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British Pound vs. Euro Week Ahead Forecast: Further Upside Conditional Upon Technical Breakout, UN General Assembly Eyed for Brexit Progress

Pound sterling news

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- GBP/EUR hits chart ceiling and pulls back

- More upside dependent on break above highs

- Johnson to meet EU leaders on side of UN General Assembly

- Euro could be driven by PMIs

Pound Sterling's uptrend against the Euro remains intact from a short-term perspective, after the GBP/EUR exchange rate Prose 0.26% in the previous week.

The pair starts off the new week 1.1331, having pared gains from a multi-month best at 1.1380: the Pound has enjoyed a solid run of six successive weeks of gains against its Eurozone partner.

Despite the solid momentum, our technical studies of the charts indicate that in the near-term there is a chance the pair will go sideways with further upside being conditional on a break above last week’s highs.

The 4 hour chart - used to determine the short-term outlook, which means the coming week or next 5 days - shows the pair in a steady uptrend which has pulled-back after touching tough resistance in the early 1.13s.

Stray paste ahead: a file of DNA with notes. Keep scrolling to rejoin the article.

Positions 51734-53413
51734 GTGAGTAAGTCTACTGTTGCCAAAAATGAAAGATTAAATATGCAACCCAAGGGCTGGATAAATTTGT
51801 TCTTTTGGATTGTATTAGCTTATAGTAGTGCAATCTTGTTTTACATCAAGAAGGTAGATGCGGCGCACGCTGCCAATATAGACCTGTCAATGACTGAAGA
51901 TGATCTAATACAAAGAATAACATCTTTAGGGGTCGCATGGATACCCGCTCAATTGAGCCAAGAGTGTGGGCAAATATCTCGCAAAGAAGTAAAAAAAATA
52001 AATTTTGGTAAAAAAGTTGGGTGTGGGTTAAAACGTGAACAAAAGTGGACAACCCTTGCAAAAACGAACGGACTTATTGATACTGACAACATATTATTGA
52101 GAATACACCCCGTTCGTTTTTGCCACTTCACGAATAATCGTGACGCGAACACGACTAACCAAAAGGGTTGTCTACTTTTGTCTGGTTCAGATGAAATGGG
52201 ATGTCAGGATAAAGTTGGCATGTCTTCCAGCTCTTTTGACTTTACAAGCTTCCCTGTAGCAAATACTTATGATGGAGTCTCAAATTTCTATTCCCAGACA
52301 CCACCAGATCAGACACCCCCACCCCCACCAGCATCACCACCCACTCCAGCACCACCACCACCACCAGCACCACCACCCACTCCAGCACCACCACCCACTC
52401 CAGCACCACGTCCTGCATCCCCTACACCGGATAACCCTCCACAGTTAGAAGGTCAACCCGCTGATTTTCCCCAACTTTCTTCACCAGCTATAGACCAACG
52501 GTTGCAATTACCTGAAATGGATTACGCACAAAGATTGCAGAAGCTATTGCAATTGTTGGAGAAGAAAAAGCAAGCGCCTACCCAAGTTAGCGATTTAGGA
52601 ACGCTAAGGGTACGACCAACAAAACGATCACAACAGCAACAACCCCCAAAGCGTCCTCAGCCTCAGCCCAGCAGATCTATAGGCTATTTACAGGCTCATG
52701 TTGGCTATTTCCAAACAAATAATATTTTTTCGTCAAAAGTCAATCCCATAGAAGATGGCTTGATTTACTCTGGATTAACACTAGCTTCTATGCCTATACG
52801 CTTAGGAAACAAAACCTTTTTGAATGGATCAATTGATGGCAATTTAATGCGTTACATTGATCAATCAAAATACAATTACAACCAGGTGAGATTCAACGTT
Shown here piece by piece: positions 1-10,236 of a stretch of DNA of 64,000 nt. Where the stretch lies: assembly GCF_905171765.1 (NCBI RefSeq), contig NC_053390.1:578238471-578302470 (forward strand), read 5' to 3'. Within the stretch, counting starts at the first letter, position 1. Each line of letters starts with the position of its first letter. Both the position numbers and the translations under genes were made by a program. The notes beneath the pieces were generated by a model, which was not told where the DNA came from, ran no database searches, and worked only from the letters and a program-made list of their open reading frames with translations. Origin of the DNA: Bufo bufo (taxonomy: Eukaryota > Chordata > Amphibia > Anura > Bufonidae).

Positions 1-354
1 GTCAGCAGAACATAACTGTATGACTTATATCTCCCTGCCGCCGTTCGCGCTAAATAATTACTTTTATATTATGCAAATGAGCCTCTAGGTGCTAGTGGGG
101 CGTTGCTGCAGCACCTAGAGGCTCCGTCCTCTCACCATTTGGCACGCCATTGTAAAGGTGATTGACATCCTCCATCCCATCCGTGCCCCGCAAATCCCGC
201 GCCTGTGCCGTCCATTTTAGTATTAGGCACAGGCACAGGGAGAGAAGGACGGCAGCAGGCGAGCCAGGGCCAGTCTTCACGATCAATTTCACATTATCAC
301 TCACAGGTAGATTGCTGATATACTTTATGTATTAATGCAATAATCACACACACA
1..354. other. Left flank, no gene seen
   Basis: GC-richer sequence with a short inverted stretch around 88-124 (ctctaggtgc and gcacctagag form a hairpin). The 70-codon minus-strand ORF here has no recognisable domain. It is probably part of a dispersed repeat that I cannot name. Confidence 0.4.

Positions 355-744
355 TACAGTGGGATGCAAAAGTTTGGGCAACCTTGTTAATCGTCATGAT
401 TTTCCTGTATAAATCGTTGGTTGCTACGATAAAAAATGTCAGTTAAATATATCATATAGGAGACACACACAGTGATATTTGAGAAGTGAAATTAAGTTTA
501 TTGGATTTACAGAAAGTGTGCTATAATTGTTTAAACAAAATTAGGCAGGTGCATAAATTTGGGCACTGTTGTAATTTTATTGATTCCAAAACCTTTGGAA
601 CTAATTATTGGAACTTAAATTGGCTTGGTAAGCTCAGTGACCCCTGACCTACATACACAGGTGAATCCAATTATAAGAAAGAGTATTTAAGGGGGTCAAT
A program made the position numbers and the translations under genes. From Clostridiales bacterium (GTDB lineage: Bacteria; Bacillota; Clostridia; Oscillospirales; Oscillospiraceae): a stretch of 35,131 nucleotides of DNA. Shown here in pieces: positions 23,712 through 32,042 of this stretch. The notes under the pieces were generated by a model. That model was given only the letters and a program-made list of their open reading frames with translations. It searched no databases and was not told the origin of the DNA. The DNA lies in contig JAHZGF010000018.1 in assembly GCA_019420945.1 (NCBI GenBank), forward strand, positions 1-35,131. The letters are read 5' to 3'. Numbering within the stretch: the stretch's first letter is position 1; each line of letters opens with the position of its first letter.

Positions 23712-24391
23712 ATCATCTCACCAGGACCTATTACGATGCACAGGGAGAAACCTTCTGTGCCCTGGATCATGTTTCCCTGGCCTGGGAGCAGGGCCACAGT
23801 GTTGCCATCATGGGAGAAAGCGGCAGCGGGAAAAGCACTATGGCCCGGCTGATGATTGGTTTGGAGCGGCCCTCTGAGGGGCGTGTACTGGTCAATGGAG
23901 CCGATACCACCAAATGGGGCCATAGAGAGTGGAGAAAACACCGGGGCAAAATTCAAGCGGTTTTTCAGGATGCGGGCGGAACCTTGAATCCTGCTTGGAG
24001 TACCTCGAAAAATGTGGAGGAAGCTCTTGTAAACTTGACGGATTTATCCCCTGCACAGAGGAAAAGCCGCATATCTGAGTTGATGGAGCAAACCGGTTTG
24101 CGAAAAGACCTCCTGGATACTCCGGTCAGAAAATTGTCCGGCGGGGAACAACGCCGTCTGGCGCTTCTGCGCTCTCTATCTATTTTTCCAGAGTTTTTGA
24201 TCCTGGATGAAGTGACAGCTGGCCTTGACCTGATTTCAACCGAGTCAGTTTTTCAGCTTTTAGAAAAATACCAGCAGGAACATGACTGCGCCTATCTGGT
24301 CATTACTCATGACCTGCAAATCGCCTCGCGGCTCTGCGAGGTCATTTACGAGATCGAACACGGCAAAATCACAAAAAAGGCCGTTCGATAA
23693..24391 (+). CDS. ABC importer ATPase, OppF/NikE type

Four hour GBPEUR

There is an old adage that ‘the trend is your friend’ and this suggests the possibility that the pair could break higher but we would first need confirmation from a move above the 1.1381 highs.

But if the pair fails to break higher it could very well trade in a sideways range instead.

The fact the RSI momentum indicator in the lower pane of the chart has been declining at the same time price has been rising - something known as ‘divergence’ in technical analysis - is evidence the rally may have lost ‘punch’ and the pair could be about to go sideways.

The daily chart meanwhile shows how the pair has risen up to resistance from the 200-day MA at 1.1320 and pulled-back, forming a negative candlestick.

Daily GBPEUR

Like the 4hr chart, there is a possibility that the pair could go higher if it can successfully break above the September 20 highs.

Such a move could carry it up to a target at 1.1600 in the medium-term - the top of a multi-year range.

Yet the combination of the ceiling provided by the major MA as well as the RSI momentum indicator which is flirting with the overbought zone above 70, suggests evidence of the possibility of a pull-back and the start of a corrective phase.

The daily chart is used to analyse the medium-term trend, which is the next week to month of price action.

The weekly chart tells a similar story to the daily only with the 50-week MA acting as the resistance level preventing further upside.

Weekly GBPEUR